# 015 constipation, 2nd ed
FAST FACTS AND CONCEPTS #15 (PDF)
James Hallenbeck MD
it's not fun to have or to treat. As with other symptoms, rational therapy should be based on a
sound understanding of underlying physiology. Our goal in treating constipation is generally not to "cure"
something, but to help the patient return to the best possible balance that will allow a normal bowel movement to
be passed. Four major components affect the production of a normal BM: solid waste, water, motility and
Solid Waste –
Too much or too little is a problem. The intestine is most efficient pushing intermediate volumes.
Patients on fiber-poor diets may improve if fiber is added. Note: In patients with minimal fluid intake or poor gut
motility (e.g. the dying patient) additional fiber can worsen the situation, causing a 'soft impaction'.
Water Content –
Stool water content depends on how much water we drink, our general hydration status, how
much water is absorbed from and secreted into the intestine and how fast stool moves through the bowel. Any of
these variables can be manipulated. It is easiest to limit absorption (and increase secretion into the gut) by
adding osmotically active particles that retain water (e.g. Magnesium salts, non-absorbable sugars such as
sorbitol and lactulose, or polyethylene glycol [PEG]). Note: Magnesium and phosphorus salts are contraindicated
in renal failure. Hyperosmolar solutions may worsen dehydration by drawing body water into the gut lumen.
Sickly-sweet sorbitol and lactulose may be difficult to for patients to tolerate. PEG is flavorless and may be better
Patients with low-activity levels (bed-ridden, dying patients and patients with advanced
neurodegenerative disorders) and use of certain drugs (see below) lead to motility problems. Senna preparations,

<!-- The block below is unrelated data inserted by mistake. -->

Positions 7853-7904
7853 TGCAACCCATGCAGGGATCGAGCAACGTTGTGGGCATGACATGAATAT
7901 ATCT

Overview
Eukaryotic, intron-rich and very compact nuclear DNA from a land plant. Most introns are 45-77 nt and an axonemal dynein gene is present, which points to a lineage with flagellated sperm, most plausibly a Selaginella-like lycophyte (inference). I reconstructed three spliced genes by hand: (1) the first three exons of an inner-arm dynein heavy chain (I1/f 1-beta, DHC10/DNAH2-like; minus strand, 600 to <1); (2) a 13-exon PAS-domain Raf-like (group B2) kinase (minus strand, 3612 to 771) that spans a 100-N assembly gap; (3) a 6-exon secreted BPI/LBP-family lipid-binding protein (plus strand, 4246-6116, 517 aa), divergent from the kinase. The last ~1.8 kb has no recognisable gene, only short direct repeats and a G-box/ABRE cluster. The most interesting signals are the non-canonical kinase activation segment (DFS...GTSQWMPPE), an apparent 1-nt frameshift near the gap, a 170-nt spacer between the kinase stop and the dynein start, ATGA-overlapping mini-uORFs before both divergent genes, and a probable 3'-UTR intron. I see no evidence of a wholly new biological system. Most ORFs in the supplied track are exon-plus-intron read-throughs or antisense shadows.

which stimulate the myenteric plexus are generally favored. Use senna tablets (or granules, liquid, or tea),
starting with 1 tab QHS, may be gradually increased to 4 tabs BID if needed. Before increasing motility, evacuateexisting constipated stool with an enema or cramping can result.
simply eases passage and minimizes pain that can interfere with excretion. Most commonly used is
dioctyl sodium sulfosuccinate (DSS, or docusate), which decreases stool surface tension much like soap. Usual
dosage is 240 mg PO daily or BID. DSS also tastes like soap, so liquid DSS should never be given PO, but may be
given to tube-fed patients. Note: DSS is commonly used in combination with senna in opioid-induced constipation,
but is generally inadequate as a sole agent. Mineral oil can be used as an enema but should not be given PO, as
pneumonitis can result if aspirated. Glycerin suppositories can provide lubrication and draw-in water due to
osmotically active particles.
Medications that can cause/exacerbate constipation:
Opioids, anticholinergics (tricyclic antidepressants,
scopolamine, oxybutinin, promethazine, diphenhydramine), lithium, verapamil, bismuth, iron, aluminum, aalcium
1. Klaschik E, Nauck F, Ostgathe C. Constipation--modern laxative therapy. Support Care Cancer. 2003;
2. Mancini I, Bruera E. Constipation in advanced cancer patients. Support Care Cancer. 1998; 6(4):356-364.
Fast Facts and Concepts
are edited by Drew A. Rosielle MD, Palliative Care Center, Medical College of
Wisconsin. For more information write to: firstname.lastname@example.org. More information, as well as the complete set of
Fast Facts, are available at EPERC: www.eperc.mcw.edu.
2nd Edition published August 2005. Current version re-copy-edited March 2009.
Users are free to download and distribute Fast Facts for educational
purposes only. Hallenbeck J. Constipation, 2nd Edition. Fast Facts and Concepts. August 2005; 15. Available at:
Fast Facts and Concepts provide educational information. This information is not medical advice.
Health care providers should exercise their own independent clinical judgment. Some Fast Facts cite the use of a
product in a dosage, for an indication, or in a manner other than that recommended in the product labeling.
Accordingly, the official prescribing information should be consulted before any such product is used.
Medical Knowledge, Patient Care
Non-Pain Symptoms and Syndromes
Medical College of Wisconsin
8701 Watertown Plank Road, Milwaukee, WI 53226www.mcw.edu | 414.456.8296
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